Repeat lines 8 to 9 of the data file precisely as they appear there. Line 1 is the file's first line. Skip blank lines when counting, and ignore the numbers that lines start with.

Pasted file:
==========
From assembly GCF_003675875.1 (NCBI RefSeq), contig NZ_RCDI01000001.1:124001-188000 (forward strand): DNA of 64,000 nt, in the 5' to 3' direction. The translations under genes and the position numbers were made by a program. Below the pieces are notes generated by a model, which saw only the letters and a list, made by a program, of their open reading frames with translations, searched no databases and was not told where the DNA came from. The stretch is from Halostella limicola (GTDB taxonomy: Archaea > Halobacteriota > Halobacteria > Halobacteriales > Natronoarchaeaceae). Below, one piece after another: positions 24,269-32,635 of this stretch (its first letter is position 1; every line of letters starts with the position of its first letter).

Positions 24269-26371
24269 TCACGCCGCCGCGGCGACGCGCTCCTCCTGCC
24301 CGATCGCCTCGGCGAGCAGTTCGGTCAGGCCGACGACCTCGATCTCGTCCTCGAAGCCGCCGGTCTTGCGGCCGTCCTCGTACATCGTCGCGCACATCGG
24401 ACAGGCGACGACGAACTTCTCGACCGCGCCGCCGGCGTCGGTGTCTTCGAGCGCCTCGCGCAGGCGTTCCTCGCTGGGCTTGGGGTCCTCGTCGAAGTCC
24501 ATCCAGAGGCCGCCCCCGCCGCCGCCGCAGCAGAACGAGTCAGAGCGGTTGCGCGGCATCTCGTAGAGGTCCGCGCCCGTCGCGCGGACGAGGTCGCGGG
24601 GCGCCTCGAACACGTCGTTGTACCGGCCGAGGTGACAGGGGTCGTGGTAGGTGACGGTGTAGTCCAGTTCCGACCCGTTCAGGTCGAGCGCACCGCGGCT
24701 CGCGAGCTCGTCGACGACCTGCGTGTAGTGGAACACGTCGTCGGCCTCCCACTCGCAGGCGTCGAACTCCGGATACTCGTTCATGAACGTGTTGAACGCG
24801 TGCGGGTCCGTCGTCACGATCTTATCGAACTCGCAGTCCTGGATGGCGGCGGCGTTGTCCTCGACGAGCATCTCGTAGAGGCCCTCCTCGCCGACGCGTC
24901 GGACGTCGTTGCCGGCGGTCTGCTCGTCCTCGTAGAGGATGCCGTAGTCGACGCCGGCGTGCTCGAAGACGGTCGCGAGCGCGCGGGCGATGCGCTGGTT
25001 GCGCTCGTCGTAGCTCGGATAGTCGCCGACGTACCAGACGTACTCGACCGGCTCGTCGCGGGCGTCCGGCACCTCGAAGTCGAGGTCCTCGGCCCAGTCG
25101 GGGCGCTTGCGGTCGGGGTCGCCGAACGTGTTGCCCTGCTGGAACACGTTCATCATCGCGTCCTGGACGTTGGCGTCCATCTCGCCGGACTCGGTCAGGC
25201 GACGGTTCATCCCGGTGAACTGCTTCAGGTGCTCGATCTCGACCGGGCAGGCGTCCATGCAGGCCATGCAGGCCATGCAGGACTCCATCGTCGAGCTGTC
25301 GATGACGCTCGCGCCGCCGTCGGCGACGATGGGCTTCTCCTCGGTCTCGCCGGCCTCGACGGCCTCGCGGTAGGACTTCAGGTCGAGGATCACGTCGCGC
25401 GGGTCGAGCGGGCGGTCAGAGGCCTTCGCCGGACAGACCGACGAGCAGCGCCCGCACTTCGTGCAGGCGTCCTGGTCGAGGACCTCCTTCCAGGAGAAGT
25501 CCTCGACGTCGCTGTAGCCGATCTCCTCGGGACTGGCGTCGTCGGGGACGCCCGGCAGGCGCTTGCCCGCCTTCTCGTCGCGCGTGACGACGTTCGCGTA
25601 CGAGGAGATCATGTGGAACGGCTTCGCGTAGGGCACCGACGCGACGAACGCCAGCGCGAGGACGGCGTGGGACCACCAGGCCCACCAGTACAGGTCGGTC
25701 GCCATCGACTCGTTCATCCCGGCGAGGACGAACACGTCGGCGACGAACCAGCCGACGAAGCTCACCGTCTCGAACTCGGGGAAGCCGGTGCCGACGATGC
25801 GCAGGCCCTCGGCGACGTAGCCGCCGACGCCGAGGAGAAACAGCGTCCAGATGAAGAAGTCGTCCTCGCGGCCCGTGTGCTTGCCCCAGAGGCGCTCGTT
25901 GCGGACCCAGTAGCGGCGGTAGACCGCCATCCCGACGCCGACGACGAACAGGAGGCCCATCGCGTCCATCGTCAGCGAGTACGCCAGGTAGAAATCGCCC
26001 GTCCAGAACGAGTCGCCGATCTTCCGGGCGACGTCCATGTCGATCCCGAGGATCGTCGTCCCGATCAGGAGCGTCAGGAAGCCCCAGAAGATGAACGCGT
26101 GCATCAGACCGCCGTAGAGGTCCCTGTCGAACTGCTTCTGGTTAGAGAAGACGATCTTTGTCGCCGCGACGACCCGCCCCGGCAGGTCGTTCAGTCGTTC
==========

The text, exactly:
24701 CGCGAGCTCGTCGACGACCTGCGTGTAGTGGAACACGTCGTCGGCCTCCCACTCGCAGGCGTCGAACTCCGGATACTCGTTCATGAACGTGTTGAACGCG
24801 TGCGGGTCCGTCGTCACGATCTTATCGAACTCGCAGTCCTGGATGGCGGCGGCGTTGTCCTCGACGAGCATCTCGTAGAGGCCCTCCTCGCCGACGCGTC